invitees" because it was "located on the ground and
blended in with characteristics of the floor."
(Id. at ¶ 11). She thus characterizes the
substance as a "dangerous and hazardous condition."
(Id.). In addition, Marshon states that this
condition existed for long enough that Fresh Market knew or
should have known of its existence. (Id. at ¶
Complaint sets forth a single cause of action against Fresh
Market for negligence. Tracking the elements of a common law
negligence claim, Marshon alleges that Fresh Market owed her
a duty of care, both to "maintain the [p]remises in a
reasonably safe condition and to warn [her] of concealed
perils" of which it knew or should have known.
(Id. at ¶ 12). Fresh Market supposedly breached
this duty by a) allowing the liquid substance to accumulate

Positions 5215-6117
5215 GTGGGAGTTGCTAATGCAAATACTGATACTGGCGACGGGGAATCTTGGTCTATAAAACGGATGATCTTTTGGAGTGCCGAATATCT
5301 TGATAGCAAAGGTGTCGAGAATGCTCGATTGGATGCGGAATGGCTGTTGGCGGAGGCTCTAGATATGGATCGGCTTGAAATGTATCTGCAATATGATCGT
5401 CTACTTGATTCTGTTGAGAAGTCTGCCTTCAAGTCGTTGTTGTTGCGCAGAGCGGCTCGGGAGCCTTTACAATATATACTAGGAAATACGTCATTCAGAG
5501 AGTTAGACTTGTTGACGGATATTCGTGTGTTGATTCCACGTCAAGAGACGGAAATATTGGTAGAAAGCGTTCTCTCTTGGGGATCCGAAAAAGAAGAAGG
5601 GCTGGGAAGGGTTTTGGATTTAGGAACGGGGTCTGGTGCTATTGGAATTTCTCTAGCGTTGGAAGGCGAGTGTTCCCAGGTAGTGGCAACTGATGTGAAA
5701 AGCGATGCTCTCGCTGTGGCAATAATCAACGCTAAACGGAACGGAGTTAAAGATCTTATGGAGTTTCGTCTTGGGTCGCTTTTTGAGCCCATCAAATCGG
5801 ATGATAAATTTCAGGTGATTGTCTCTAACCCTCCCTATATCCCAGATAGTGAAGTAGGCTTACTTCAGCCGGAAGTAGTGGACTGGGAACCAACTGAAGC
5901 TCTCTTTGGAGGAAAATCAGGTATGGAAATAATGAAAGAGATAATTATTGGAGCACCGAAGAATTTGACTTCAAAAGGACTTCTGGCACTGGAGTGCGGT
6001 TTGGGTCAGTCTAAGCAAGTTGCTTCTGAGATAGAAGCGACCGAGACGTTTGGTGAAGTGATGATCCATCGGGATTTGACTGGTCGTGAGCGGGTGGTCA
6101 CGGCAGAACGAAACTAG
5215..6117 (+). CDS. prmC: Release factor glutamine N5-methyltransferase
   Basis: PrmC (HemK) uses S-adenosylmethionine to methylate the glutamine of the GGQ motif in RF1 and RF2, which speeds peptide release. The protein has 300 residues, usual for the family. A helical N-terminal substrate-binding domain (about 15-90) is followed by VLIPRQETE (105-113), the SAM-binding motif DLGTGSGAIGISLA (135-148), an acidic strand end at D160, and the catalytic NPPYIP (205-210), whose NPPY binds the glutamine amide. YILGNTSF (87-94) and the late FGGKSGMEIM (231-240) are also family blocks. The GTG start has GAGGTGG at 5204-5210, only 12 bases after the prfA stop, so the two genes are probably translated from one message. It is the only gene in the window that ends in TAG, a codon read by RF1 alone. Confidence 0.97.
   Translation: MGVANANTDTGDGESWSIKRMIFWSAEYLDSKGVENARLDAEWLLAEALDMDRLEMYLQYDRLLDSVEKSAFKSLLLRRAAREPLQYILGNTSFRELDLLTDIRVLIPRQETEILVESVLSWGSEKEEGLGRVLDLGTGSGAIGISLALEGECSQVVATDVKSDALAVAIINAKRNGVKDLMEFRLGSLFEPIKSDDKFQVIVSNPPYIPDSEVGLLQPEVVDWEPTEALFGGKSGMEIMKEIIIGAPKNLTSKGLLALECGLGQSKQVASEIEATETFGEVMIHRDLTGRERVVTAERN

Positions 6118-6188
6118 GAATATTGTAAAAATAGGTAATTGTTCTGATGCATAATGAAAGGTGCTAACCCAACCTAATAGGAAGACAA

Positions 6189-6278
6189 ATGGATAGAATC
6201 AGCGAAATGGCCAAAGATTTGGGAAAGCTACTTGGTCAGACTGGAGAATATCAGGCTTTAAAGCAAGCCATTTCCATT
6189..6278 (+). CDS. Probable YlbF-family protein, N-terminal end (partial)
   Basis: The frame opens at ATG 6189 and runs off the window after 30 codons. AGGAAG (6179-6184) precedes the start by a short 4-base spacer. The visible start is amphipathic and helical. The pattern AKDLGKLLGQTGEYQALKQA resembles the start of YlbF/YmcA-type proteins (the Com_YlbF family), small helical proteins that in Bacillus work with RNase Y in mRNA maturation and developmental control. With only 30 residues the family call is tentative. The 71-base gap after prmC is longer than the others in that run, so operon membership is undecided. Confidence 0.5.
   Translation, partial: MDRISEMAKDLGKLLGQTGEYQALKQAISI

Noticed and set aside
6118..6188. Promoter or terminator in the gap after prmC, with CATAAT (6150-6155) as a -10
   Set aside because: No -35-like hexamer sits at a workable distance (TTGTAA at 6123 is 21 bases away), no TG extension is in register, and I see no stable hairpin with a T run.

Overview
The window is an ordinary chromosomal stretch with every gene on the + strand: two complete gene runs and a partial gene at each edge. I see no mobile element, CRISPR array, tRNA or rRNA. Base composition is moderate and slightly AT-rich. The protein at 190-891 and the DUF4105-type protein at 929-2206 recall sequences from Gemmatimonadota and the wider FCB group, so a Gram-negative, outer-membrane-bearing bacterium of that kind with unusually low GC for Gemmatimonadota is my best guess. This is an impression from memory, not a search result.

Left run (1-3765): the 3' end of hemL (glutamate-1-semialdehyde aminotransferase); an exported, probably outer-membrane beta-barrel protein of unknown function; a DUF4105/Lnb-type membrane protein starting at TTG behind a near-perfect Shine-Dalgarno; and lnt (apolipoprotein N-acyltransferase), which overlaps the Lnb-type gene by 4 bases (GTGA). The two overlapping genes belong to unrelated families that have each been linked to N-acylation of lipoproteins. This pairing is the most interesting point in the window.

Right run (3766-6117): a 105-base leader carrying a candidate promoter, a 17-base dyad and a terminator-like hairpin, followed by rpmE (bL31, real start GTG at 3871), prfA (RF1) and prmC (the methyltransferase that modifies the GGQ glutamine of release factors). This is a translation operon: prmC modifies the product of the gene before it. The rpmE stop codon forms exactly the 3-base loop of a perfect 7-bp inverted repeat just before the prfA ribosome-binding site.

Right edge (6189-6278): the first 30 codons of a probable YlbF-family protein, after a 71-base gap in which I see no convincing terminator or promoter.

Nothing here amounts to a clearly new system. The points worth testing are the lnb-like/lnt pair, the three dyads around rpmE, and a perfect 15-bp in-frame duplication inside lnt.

on the floor; b) failing "to instruct its employees to
maintain a clear and safe area" for customers; c)
failing to protect customers by taking remedial steps such as
putting down mats, creating warning signs, or cleaning up the
liquid; and d) failing to warn customers about the hazard.
(Id. at ¶ 13)- Marshon claims that by virtue of
this breach, Fresh Market directly and proximately caused her
injuries. (Id. at ¶ 15).
initially filed a complaint against Fresh Market in Florida
state court on September 12, 2016. (DE 1-2 at
5-8). Fresh Market filed a timely notice of
removal to this Court on September 20, 2016. (DE 1). In its
notice, Fresh Market stated that subject matter jurisdiction